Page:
I am not on friendly terms with winter. But you know what? Since I’ve moved to Niagara, I can actually enjoy January a little bit. That’s because January is dedicated to all things Icewine.
You heard that right. A whole month of dinners, tastings, special events, and other festivities to celebrate one of the wines we make best. Being the hearty Canadian souls that we are, much of this fun takes place outside too.
We’re just a wee bit crazy.
Aside from what’s going on for the Icewine Festival, I’ve been noticing that there are lots of good things happening at the wineries this month. Some are Icewine related, some not. So I have put together a handy list for you. These are not big, expensive dinners or anything like that. I’m talking about special pairings, tutorials, tours – fun stuff that won’t break the budget.
I’ve had a few people ask me how I find out about these happenings. Well, there are several sources. I’m on a couple of newsletter lists for my favourite wineries. There’s Twitter. There’s the website for Niagara-on-the-Lake Tourism. Sometimes it’s word of mouth. There really is no consistent way. I also find out about things after the fact and say “I wish I had known about that!”
Fear not. We will rectify this. If you know of any fun winery happenings in the Niagara region, please let me know. I will do the same. Deal?
Believe it or not, I didn’t know about this until a week ago. Peller has built an igloo-like lounge, constructed from over 13,000 kilograms of ice on the lower level of the winery. How truly Canadian can you get? No pun intended, but it’s really cool – a fun, different environment for Icewine tasting. Before you enter the room, the tour guide gives you some information about Icewine, how it’s made, and why Canada is terrific at producing it. I can see why he does that first. Once you head in the room, everyone is distracted, looking at the etchings, the funky ice block chandeliers, the bar. Oh, and taking selfies.
Being selfie-challenged, we opted for the traditional route, getting someone to take a picture of us instead.
Facts about Icewine are etched into the walls.
It’s a pretty quick tour and tasting, lasting about half an hour. Cost is $20 per person, or $5 for their Wine Club members. It is open year round, but it just seems a great fit for Icewine Festival time. This tour is offered daily, but times vary. Check Peller’s website for all the specifics.
The following events I haven’t been to yet, but they are on my list. Some are happening every weekend this month.
The first is at one of my favorite wineries – both for its wine, and its stylish, contemporary look. You guessed it, right?
Saturdays and Sundays in January, Stratus will be hosting “Dry is the New Sweet” – a tour and tutorial on their sweet wines. I admit, I am intrigued by the title. I’ve never been a sweet wine fan, but perhaps with a bit of dryness or acidity I may like them a bit more. I am sure I’m not using proper wine terminology, but you know what I mean? I never seem to give sweet wines a fair shake because I really, really, can’t stand super sweet things. After I have something that is cloyingly sweet, all I want is a bucket of salt. This is Stratus, though, so I’m sure it will be good.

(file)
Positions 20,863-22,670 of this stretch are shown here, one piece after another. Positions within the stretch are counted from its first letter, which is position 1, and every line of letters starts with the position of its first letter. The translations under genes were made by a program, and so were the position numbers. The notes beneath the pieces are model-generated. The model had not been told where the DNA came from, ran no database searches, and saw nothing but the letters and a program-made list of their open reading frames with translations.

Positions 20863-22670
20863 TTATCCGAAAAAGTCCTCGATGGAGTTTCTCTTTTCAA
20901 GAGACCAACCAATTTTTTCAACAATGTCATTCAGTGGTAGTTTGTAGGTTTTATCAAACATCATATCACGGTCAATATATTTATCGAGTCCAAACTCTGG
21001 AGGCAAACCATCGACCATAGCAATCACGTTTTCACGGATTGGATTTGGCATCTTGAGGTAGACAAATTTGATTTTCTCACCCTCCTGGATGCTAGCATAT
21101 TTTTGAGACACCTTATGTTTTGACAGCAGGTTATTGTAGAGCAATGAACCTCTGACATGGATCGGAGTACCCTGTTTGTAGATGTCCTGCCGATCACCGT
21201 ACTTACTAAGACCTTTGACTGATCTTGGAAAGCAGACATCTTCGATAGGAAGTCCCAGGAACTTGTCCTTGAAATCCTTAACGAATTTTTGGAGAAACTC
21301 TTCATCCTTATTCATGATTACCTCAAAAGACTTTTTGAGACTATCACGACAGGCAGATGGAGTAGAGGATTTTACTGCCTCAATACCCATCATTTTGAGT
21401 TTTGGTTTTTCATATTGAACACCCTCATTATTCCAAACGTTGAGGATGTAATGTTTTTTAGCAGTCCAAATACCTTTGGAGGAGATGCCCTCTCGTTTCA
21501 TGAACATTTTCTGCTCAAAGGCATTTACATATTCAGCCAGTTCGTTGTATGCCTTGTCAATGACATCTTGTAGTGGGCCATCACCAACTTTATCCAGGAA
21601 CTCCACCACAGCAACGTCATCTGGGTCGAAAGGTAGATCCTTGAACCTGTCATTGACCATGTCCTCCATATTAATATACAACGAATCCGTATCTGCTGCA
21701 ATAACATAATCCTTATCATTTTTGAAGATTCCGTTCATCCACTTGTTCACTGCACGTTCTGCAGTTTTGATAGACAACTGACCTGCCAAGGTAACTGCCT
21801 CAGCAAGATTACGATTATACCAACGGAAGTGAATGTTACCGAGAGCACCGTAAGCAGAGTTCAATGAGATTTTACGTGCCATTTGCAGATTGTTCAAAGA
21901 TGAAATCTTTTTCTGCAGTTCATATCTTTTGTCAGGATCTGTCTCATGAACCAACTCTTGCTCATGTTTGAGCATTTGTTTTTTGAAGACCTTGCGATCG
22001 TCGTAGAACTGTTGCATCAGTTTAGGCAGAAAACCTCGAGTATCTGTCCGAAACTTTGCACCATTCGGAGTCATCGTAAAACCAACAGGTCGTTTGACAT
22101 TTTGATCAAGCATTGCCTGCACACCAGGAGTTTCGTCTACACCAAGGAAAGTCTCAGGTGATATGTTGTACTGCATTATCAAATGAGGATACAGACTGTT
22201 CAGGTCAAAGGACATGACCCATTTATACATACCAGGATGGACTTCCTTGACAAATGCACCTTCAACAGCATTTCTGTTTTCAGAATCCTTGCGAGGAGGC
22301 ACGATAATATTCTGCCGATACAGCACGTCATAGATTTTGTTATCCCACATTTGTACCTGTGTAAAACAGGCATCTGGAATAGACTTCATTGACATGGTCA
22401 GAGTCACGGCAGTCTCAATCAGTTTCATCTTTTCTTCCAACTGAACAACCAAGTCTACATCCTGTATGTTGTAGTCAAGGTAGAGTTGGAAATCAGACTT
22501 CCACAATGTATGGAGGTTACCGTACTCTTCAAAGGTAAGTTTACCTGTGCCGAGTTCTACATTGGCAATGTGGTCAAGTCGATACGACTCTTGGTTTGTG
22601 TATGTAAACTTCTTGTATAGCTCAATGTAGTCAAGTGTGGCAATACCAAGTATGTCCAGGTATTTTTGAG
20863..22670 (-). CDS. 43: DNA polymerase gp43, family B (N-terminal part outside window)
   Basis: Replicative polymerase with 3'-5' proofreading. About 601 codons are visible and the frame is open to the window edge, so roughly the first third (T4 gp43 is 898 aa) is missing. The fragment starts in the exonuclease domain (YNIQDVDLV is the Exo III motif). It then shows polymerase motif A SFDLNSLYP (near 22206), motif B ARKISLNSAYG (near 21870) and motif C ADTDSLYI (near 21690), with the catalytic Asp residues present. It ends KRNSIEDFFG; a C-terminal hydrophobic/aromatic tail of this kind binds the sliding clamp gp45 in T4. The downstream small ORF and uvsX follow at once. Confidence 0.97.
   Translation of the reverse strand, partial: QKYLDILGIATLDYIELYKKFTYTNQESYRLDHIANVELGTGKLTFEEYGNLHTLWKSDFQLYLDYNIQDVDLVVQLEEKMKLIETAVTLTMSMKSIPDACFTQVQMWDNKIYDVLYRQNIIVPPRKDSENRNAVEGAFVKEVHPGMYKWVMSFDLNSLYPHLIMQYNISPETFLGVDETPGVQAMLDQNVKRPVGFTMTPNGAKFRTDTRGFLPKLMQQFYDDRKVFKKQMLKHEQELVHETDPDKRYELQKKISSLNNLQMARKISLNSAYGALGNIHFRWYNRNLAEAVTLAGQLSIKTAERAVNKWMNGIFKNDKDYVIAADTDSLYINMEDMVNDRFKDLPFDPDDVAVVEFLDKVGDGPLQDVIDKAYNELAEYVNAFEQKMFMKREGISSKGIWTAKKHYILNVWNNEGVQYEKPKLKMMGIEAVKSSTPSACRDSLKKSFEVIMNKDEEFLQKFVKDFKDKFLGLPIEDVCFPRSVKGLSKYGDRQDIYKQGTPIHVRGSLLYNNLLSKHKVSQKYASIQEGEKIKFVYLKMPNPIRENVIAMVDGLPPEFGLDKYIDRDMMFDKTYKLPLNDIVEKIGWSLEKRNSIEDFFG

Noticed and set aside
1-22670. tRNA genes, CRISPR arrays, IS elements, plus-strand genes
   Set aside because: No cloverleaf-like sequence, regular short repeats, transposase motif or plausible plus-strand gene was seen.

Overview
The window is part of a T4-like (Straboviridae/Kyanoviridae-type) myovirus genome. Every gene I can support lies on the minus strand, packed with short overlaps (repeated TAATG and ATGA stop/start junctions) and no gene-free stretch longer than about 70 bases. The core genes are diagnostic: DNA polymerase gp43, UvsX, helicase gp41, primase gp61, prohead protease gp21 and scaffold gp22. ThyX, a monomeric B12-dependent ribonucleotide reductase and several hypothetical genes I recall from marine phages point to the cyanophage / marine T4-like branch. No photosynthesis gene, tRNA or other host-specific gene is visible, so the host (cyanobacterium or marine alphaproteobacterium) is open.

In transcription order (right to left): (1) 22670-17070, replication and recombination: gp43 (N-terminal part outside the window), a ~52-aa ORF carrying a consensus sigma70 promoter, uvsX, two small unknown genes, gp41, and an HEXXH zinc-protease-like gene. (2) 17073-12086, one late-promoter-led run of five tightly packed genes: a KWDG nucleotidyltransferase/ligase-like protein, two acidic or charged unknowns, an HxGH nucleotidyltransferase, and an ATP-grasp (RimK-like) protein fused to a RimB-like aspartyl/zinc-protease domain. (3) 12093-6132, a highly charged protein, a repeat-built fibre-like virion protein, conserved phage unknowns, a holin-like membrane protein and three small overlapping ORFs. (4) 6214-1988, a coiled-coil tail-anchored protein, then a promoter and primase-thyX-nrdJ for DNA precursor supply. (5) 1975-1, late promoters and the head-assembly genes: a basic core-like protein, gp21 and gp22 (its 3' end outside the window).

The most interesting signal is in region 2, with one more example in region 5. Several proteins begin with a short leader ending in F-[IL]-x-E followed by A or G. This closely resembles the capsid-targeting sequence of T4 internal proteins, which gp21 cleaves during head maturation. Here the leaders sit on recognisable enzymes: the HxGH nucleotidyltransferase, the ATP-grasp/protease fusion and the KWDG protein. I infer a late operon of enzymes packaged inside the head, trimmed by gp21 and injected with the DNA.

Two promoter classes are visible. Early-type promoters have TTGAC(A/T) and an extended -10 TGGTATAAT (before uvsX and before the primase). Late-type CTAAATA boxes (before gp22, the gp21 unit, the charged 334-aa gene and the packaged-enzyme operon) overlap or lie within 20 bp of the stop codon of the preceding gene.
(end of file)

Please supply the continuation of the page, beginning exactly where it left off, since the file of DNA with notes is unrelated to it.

Cost is $20 per person, plus tax and gratuity. Please call to book your spot.
Reif Estate Winery also has a recurring special event. Weekends in January, you can join in the Icewine Experience at their Sensory Wine Bar. Here you can enjoy a flight of four Icewines, paired with local culinary goodies. Cost is $30 per person, with 25% off if you are one of their wine club members. Reservations are not required, but they are recommended. This is offered Friday through Sunday all this month.
A visit to the Ice House Winery is also a great idea. These guys are Icewine specialists – it is all they produce – so they know their stuff. They have tours, tastings, and great suggestions for other uses. My favourite way is in cocktails, and they have an extensive list. They are also famous around here for their Icewine slushies, which are especially awesome on hot summer days. You can read a bit about my visit there in this post.
Small Talk Vineyards has some good stuff happening too. I love a good charcuterie board, and on January 9th and 23rd, they are having a Wine and Charcuterie Board pairing. Each board will be matched with wines from their wine library, current wines, an ice wine and a cider. From what I can see on their website, it looks like their winemaker, Angela Kasimos, will be there to talk about it. Tickets are $30 per person.
January 16th and 30th they are hosting a Bonfire with Icewine cocktails. Icewine shines in cocktails – add a bonfire, some food, and entertainment, and I’m in! Cost is $25 per person for this one. You must call and book a spot for either of these events, so check their website for the number.
Keep in mind that all of these events are in addition to what’s happening for the Icewine Festival, which kicks off next Friday, January 15th. All the details for it can be found here. Three weekends of celebration, and a whole lot of fun going on throughout the region.
The last winery event happening that I am going to mention isn’t about Icewine. Southbrook Vineyards is holding a Back Vintage Tasting next Saturday, January 16th. At this tasting, you will sample vintages dating as far back as Southbrook‘s first year – 1991. There will be four samples, all matched with a tapas style dish. Tickets are $35, with your choice of three tasting times at 2, 4, and 6pm. You must book in advance, so call or email to reserve your place.
(Gosh my hair was short last year. Anyway.)
So there’s a lot going on, right? What a great way to spend January. Over the next couple of weeks I’ll be posting about my Icewine adventures. Let me know which ones you’re going to! Perhaps we can raise a glass together.